One of my favorite photo expressions is: "Cameras don't take pictures, people do." It's one I share with many novice photographers.
Put another way, you can have the greatest camera in the world, but it's up to you to decide on what to include in a picture.
Thankfully, most cameras today offer simple point-and-shoot operation; many top-of-the-line professional models have a fully automatic mode, too. However, even automatic, foolproof, sure-shot, never-fail, do-it-all cameras require an important first step: reading the instruction manual to see what the camera can and can't do, and when it will work and when it will not.
I'd like to share with you a quote from someone who, my guess is, did not read the instruction manual that came with his camera. (Sound familiar?) If he had, he'd be taking great shots. I'm sure of that because this person is involved in art and in helping others to realize their artistic potential. (I could tell you who he is now, but that would spoil the surprise.)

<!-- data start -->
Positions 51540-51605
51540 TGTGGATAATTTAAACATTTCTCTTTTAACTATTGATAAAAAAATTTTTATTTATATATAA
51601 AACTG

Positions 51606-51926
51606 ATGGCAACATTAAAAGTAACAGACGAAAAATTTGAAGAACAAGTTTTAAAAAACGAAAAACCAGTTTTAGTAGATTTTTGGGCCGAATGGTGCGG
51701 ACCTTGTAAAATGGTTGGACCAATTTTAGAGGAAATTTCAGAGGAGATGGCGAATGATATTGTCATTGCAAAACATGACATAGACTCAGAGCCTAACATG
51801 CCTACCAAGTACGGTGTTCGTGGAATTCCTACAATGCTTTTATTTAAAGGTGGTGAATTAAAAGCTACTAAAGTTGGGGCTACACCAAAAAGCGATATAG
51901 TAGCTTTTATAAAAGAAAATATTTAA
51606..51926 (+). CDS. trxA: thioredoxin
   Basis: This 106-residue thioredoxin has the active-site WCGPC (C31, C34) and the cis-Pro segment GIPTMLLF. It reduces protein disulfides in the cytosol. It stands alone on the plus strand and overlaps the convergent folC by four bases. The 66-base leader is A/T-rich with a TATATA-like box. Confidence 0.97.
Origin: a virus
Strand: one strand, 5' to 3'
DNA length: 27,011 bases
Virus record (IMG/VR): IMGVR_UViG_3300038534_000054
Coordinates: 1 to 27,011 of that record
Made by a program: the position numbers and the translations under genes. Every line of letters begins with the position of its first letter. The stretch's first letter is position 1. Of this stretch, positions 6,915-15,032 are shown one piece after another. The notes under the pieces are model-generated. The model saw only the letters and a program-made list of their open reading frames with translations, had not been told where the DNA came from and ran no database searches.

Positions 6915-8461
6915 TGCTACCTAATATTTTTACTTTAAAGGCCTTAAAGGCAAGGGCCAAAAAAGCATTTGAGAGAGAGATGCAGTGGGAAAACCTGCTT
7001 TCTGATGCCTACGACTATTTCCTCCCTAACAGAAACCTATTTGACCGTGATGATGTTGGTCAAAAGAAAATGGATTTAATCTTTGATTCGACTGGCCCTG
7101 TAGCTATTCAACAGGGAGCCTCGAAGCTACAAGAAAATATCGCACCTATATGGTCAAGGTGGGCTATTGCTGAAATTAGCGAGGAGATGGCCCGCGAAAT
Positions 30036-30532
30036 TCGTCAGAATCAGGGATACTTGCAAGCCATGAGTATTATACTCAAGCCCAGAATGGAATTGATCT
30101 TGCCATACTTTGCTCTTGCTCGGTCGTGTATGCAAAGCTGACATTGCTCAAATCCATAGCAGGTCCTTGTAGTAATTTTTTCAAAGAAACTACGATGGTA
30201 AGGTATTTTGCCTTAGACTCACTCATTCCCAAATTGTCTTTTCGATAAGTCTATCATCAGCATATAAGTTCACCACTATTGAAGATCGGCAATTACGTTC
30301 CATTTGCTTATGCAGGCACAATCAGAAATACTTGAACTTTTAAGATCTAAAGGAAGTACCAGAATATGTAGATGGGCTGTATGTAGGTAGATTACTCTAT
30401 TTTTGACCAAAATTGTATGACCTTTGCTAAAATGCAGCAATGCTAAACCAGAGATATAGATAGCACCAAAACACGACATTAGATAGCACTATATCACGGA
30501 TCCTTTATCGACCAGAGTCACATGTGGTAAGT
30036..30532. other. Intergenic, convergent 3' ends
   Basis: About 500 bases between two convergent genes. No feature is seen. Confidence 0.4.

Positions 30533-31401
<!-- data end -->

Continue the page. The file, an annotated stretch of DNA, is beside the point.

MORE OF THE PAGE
He says, "Imagine not being able to work a camera. Imagine a tool such as that turning into a deadbolt in your hands. Alas, I can see art everywhere in history, in nature, in space, in textures, in shapes and colors and in people. But I can't get a decent photo. My eyes explode with a desire to record, to use my imagination to provoke the imagination of others ... nothing. Nothing but a dull silence of a shutter that will not click. No red light to glow, no bright flash to light, no satisfying click of the release."
Those artfully written words were crafted by actor and director Robert Redford.
"But my respect for photography as art remains strong," Redford continues. "Maybe stronger because I can't get the damn thing to work."
My guess is that Redford is not alone when it comes to getting a camera to work. I talk to many people who think their cameras are broken, right out of the box. One person told me that her brand-new 35-mm camera was broken, and that she wanted to take it back to the camera shop. After a quick look at her camera, I noticed that she had not inserted the battery. When I asked her about that, she said, "I thought you only needed the battery at night."
Another person I know got 12 rolls of film back from the lab that were severely scratched. Turns out she did not remove the plastic shutter protector inside her camera body, despite the admonition: REMOVE THIS PROTECTIVE CARD BEFORE TAKING PICTURES.
Today's moral: Read instructions carefully. If you don't, your camera, like Mr. Redford's, might turn into a deadbolt in your hands.